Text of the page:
At 11 a.m. Eastern Time Fox Soccer (DirecTV Channel 613) is broadcasting (live) a huge English Premier League match between second-place Chelsea and No. 1 Manchester United.

The game features two of the greatest goal scorers on the planet, Man U's Wayne Rooney (in red up top) and Chelsea's Didier Drogba (in blue).

Bonus for me and the other 17 people who'll be watching: the broadcast features the same British announcers broadcasting the game there instead of the doofus Americans who ruined the recent World Cup on ABC.

Hey, less than two hours till game time — gotta go, my game face needs work.

Here's the newspaper item.

    A Big Weekend for Football

    Growing Audience to Watch U.K. Soccer Showdown

    This football weekend is stuffed with big games including the Chicago Bears at New England Patriots — a possible Super Bowl preview. Then there's the other kind of big football game — between leading English Premier League soccer teams Manchester United and Chelsea Football Club.

    Televised soccer in America likely will never match National Football League viewership, but the sport's popularity is growing. Ratings for this summer's World Cup set a U.S. record for a soccer event, Nielsen Media Research says, with 12 million people watching the final between Italy and France on ABC and more than five million on Spanish-language broadcaster Univision.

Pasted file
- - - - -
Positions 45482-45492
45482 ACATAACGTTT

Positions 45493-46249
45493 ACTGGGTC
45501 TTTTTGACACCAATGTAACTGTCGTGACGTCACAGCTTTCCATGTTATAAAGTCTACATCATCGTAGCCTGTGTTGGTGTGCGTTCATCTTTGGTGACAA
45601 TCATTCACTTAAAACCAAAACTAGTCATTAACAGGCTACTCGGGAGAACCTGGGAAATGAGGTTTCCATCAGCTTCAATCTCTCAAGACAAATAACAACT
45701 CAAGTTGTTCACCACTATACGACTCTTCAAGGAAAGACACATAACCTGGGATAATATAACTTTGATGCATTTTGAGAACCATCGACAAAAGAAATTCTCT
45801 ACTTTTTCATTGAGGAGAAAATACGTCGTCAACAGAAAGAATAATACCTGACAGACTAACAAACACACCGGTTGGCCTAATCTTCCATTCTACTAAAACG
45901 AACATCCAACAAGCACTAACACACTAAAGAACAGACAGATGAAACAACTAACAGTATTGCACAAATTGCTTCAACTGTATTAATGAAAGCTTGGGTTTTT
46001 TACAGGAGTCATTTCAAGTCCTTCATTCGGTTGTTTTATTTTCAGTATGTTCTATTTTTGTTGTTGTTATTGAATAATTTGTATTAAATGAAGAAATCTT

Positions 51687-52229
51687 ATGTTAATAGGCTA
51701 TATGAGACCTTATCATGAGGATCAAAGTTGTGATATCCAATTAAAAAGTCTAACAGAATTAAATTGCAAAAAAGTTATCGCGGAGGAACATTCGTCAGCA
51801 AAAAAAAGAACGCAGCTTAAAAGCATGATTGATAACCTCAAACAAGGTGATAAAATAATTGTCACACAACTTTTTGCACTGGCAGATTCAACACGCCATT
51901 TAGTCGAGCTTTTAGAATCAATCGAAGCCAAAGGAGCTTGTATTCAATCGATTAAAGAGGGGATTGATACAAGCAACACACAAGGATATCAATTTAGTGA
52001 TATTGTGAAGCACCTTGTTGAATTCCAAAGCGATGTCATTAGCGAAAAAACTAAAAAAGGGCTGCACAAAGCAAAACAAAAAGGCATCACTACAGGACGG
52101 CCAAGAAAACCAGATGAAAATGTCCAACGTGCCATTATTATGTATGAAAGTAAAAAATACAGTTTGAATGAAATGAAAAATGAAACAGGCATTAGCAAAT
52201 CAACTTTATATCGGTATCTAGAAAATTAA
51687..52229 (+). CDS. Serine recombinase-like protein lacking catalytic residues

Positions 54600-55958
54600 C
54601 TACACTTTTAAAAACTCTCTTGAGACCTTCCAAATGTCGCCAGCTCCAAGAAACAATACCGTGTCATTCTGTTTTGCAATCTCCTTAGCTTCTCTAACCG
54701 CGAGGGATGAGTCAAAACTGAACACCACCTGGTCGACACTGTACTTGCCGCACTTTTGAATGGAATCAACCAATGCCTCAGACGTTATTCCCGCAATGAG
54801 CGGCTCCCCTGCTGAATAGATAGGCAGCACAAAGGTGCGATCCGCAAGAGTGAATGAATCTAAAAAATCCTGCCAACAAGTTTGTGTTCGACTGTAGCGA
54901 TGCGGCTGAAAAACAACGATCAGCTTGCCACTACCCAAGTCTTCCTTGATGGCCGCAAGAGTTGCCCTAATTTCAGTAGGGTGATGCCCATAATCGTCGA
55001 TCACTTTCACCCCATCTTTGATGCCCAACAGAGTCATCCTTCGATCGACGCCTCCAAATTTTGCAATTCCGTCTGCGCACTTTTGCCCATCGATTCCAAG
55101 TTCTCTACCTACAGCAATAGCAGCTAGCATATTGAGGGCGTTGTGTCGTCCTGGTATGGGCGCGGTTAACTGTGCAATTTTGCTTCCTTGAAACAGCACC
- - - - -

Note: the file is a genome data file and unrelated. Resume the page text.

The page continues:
Of course, that's small change in Super Bowl terms, but still represents a big increase from the 2002 World Cup: a tripling of the audience for ABC, a 75% increase for Univision.

    Fox Soccer has seen growth, too. Formerly known as Fox Sports World, which launched in 1997, the premium cable channel became Fox Soccer in February 2005. Since then, it has added about eight million U.S. homes, making it available in a total of 28 million subscriber households, according to Alan Gutierrez of Fox Soccer.

    In this weekend's big soccer match airing Sunday at 11 a.m. EST, second-place Chelsea, the two-time defending champion in Barclays English Premier League, is trying to unseat Manchester United from the No. 1 spot. Among other things, two highly regarded strikers will be battling to score goals. Manchester's "boy wonder" Wayne Rooney has been playing since 2002; viewers can decide whether Chelsea's Didier Drogba, who's having a strong season, was worth the new four-year contract he just signed.

    During the World Cup, sports Web sites received hundreds of complaints about meandering narration by ABC's American announcers. Fox Soccer relies on the announcers used in the British broadcast for most of its audio track: "The only time you'll hear our commentator is for the opening, at halftime and to close the game," says Mr. Gutierrez. Besides showing the English Premier League, Fox Soccer carries games of the Italian Serie A, Argentine League, Mexican League and Major League Soccer games of the U.S.

November 26, 2006 at 09:01 AM | Permalink | Comments (1) | TrackBack